Guy Wiles from Dupont still has a catch in his voice when he talks about what happened to his plant last August 29th. Even though Dupont Delisle had prepared, and they thought they’d prepared well, they were wrong. Their 20 foot flood berm was overwhelmed by a 28 foot storm surge from Bay St Louis, and they wound up with 7 feet of water in the plant. Everywhere they’d put backups when they were getting ready for Katrina was flooded, and everything was lost. 12 people lived in the “Hurricane Dome” that had just been completed for 12 days and nights.
He showed pictures. “The one on the top left is a control room, the one on the bottom left shows the tank farm. The one on the top right shows a wiring chase, and the one on the bottom is a snake. He startled me, and he’s dead!”
The devastation at the Dupont TiO2 plant is unbelievable, even a year later. And then the awesome part began. By September 22, Dupont had let a purchase order for supply and construction to a team from Honeywell led by Bob Eubank who took over the talk. Working together, Dupont, Honeywell, and Honeywell’s contractor Triad, were able to upgrade and re-install over 20,000 I/O and over 100,000 wiring de-terminations and re-terminations, with no drawings, no place to live, no labor available, no place to eat, and competition from Louisiana plants who were bringing in cruise ships to use as housing while the Delisle crew lived in tents. “You Louisiana folks,” Wiles and Eubanks said, “We don’t like you very much right now.”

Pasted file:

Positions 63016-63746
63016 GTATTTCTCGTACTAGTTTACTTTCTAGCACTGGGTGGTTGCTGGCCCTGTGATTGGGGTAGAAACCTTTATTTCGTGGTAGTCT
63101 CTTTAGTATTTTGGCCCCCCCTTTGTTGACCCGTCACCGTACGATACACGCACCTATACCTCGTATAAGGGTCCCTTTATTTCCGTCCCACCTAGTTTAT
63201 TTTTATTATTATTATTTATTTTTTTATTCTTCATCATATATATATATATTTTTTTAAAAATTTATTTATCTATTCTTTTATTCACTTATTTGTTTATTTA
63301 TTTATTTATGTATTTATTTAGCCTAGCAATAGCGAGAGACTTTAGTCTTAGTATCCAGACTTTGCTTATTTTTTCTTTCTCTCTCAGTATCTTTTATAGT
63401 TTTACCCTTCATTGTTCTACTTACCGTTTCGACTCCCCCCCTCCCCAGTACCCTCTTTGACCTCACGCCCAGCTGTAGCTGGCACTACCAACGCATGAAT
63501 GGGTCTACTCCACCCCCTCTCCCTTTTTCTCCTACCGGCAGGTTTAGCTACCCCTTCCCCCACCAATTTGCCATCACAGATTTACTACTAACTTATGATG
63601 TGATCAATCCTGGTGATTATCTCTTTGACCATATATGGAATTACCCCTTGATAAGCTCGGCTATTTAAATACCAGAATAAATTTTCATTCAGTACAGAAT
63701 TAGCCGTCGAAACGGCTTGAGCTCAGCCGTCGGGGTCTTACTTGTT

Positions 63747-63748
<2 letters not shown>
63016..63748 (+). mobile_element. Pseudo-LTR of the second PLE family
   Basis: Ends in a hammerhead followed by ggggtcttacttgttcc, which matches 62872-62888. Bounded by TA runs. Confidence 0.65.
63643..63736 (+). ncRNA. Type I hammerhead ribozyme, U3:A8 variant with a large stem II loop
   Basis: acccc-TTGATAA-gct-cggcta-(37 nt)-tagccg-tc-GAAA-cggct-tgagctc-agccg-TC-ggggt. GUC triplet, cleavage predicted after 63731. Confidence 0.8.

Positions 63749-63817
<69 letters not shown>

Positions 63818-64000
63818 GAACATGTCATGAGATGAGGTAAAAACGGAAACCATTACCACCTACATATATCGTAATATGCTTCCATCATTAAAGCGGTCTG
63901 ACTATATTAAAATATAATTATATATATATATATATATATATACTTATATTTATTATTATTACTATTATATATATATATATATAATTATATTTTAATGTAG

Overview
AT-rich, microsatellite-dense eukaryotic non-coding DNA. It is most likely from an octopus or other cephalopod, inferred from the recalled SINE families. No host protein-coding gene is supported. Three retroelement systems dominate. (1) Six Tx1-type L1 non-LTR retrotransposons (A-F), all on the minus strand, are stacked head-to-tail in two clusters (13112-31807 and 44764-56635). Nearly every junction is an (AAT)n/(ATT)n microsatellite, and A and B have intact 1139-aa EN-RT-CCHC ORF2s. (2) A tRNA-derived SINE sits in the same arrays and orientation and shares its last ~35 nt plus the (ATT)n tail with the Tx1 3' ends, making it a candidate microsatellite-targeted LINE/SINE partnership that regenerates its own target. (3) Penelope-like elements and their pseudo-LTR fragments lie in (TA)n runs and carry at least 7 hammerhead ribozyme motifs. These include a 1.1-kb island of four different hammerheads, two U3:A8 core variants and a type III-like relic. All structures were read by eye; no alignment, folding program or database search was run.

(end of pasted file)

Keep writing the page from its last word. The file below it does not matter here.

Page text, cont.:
Yet despite all the hardships, the project was completed in just 11 weeks, a whole 11 days ahead of schedule.
There are simply no words to describe the magnitude of this undertaking.